Simulating Self-Organization during Strategic Change: Implications for Organizational Design


Self-organization- a characteristic of complex adaptive systems (CAS) has been explored in organizational research- in management theory [Mihm et al. 2003; von Foerster 1984], firm internationalization [Chandra and Wilkinson 2017], organizational design [Clement and Puranam 2017], and strategic change [Foster 2015]. Newer organizational forms such as networks and zero-hierarchy companies that hold the promise of self-organization are gaining prominence [Puranam et al. 2014], and theoretical organizational modeling is a useful technique to study them proactively via simulation [Puranam et al. 2015; Simon 1976]. In this paper, we introduce a nature-inspired model to understand self-organization of collaborative groups in three archetypal organizational designs- i. fully-networked, ii. siloed, and iii. dynamic, where each design controls intra-managerial communication in specific ways, and each member has reactive or perceptive behavioral tendencies.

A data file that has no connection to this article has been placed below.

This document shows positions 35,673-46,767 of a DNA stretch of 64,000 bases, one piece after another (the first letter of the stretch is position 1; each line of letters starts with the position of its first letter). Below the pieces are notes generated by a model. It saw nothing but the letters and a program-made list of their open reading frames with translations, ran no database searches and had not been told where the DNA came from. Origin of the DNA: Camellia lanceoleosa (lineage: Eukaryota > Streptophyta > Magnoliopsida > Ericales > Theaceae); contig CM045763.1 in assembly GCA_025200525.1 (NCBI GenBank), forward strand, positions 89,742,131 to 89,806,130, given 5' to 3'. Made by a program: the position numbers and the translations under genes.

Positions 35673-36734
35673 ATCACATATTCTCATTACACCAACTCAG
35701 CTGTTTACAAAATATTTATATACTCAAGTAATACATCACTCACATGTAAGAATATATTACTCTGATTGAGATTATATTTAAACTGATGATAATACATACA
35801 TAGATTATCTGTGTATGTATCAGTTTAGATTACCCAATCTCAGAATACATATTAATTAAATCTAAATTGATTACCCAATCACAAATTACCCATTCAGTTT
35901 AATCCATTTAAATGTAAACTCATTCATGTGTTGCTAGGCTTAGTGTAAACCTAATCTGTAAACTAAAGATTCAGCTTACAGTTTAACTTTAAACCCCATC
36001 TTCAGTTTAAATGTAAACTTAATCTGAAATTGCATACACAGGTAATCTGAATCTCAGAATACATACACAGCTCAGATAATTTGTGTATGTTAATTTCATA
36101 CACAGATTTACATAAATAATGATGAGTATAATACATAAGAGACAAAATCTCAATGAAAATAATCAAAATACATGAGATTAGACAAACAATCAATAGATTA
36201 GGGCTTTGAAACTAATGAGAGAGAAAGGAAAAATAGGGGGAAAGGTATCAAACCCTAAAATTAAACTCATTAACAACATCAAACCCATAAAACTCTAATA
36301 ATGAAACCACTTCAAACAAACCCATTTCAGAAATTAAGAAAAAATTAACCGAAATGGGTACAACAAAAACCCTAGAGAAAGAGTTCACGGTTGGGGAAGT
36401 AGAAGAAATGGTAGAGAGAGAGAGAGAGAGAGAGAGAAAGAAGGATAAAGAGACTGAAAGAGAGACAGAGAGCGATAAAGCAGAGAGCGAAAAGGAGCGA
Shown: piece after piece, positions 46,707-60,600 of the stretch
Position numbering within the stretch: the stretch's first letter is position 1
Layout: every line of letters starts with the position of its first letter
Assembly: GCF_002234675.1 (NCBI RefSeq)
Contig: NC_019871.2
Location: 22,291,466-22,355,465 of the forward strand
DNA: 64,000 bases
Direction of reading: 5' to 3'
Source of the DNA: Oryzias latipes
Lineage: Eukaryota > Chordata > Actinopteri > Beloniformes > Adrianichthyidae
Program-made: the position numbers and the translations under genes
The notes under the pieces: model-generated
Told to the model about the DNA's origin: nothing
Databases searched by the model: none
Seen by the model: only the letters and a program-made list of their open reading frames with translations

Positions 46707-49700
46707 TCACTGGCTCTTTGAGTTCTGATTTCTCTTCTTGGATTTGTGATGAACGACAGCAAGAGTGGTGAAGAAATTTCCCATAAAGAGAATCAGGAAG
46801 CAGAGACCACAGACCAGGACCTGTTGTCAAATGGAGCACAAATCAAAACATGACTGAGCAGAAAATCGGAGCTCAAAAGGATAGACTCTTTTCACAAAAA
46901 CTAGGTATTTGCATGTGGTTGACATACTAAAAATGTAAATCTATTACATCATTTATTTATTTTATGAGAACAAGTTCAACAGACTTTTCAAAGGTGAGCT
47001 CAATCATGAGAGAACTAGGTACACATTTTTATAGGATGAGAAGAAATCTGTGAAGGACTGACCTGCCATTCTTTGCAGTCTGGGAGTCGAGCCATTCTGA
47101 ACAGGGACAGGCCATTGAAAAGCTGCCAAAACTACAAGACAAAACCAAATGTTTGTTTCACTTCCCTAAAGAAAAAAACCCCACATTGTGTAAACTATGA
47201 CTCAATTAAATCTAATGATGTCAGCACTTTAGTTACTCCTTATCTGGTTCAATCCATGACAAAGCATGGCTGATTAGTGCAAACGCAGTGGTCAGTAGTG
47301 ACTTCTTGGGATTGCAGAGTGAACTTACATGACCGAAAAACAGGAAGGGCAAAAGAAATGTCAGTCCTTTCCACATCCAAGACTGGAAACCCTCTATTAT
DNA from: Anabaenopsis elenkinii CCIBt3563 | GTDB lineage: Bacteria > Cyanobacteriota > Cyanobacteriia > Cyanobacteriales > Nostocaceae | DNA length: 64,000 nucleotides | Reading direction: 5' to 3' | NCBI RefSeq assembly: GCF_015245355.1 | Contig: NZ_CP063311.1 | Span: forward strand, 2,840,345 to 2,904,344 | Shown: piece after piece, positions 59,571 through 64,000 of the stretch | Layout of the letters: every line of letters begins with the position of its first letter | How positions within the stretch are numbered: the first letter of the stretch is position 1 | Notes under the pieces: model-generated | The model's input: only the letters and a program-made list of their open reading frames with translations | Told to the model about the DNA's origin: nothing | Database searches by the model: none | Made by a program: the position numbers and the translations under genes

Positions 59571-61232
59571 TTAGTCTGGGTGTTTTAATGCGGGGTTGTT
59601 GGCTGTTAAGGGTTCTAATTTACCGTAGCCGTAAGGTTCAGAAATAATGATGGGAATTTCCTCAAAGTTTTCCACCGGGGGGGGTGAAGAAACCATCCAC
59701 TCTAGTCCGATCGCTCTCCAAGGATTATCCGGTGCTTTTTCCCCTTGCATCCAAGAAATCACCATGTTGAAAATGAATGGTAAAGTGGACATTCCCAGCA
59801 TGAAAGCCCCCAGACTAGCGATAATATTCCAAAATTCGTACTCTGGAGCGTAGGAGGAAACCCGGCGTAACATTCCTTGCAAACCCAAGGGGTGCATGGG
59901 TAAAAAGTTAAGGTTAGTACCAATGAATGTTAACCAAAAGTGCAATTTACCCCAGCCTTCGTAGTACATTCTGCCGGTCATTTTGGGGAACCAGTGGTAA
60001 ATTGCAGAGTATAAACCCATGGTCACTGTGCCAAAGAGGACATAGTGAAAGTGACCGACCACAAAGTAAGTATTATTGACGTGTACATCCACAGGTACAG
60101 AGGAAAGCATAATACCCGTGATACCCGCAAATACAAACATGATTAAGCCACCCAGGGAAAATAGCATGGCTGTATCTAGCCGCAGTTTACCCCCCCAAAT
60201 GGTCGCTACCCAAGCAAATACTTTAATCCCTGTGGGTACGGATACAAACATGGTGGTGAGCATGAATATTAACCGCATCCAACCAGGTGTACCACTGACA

In Collective Intelligence 2019, ACM SIGCHI
Click the Cite button above to demo the feature to enable visitors to import publication metadata into their reference management software.
Ananya Sheth
Ananya Sheth
Post-Doctoral Research Fellow

My research interests include Enterpise Resilience, Innovation Science, Complex Socio-technical Grand Challenges, and Evolutionary Leadership.